230 Ghost Lights of the West Highlands.
strong gives as "Teine Sionnachain." This has been spelled " seanachain," and possibly the Seonaid previously men- tioned is a mistake for the Sionnachain.
A long tale reciting the origin of this was got by Miss Kerr, Islay. On comparing it, however, with what the Rev. Mr. MacRury, of Snizort, gives as an Irish account of the origin of the Great Fire ^ they are found to be so very much alike, there being certainly no variation which is not trace- able to a slip of memory or a verbal alteration, except the ascription of it to the " Outer Hebrides," and the distinct statement that this was the origin of the Teine Sionna- chain, that the reciter's account may be at second-hand from Mr. MacRury's. However that may be, the following is the recited version :
Long ago there was a smith in the Outer Hebrides, who having a large family found it very difficult to provide for them. He tried and tried his best, but feeling at last as if he must give up the struggle, he exclaimed that he would accept of help, no matter where it should come from, whether from the gods or from the devil. The words had not been long out of his mouth until a stranger, appearing like a little old man, came in and offered to give him as much money and everything else as would keep himself and his family in comfort for a whole year, on condition that he would go with him at the year's end. The smith thought for a little ; and although he had the feeling that what was to be beyond the year was rather doubtful, still a whole year's comfort for a man in his straitened circum- stances was a great matter, not to speak of the chance of his not being alive at the year's end, when the time would have come for him to go with the stranger. So he agreed to the proposal, and the stranger went away.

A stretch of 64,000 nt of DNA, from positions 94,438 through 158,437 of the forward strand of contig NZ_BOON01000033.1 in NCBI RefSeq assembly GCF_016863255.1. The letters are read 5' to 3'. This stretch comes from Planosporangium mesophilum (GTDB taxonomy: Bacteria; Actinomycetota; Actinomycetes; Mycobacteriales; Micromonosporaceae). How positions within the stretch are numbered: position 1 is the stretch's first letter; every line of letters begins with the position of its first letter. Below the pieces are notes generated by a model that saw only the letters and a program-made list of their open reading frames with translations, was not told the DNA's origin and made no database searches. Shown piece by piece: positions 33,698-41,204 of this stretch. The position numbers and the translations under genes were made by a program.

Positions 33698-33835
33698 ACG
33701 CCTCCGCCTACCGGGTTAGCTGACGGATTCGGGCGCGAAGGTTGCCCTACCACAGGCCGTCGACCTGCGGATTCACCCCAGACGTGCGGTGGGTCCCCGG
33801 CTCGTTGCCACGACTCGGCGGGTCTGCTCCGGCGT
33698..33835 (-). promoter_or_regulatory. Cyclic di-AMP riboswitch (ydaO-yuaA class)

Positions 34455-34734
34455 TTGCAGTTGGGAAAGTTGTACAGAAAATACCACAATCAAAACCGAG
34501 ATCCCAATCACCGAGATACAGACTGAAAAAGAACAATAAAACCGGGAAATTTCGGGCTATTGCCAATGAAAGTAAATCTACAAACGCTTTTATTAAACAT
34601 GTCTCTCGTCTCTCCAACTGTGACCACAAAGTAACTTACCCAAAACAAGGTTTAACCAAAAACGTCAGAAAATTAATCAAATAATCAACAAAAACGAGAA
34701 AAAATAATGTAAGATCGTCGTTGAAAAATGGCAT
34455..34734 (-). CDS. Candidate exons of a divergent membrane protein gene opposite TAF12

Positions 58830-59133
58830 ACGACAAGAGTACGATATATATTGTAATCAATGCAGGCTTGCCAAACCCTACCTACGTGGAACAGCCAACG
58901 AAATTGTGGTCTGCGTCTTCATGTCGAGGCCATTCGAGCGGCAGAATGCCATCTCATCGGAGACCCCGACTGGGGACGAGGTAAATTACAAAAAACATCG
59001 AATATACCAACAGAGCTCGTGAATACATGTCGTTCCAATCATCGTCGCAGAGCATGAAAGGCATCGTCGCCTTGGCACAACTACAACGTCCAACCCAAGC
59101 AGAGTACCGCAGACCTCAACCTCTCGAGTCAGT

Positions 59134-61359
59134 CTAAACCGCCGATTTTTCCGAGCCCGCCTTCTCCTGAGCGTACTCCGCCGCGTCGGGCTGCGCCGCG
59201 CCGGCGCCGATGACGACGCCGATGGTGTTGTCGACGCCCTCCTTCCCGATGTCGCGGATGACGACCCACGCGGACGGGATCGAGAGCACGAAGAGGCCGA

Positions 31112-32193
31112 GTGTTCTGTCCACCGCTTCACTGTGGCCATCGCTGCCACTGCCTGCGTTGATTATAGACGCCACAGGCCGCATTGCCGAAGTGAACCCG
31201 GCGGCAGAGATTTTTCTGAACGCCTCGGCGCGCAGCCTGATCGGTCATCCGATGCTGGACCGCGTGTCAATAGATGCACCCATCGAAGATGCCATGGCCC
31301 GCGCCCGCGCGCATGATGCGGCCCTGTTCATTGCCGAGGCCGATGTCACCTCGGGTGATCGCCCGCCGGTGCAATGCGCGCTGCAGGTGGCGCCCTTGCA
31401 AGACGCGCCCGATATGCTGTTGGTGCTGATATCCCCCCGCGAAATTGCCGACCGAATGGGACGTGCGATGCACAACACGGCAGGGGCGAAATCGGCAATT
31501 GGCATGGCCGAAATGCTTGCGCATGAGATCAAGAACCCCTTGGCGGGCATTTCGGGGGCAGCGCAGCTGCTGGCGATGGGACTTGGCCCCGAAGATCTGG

That year the smith was getting on very well, and had every necessary comfort in the house for himself and his
' Trans. Gael. Soc. Inverness, vol. xix. p. 158.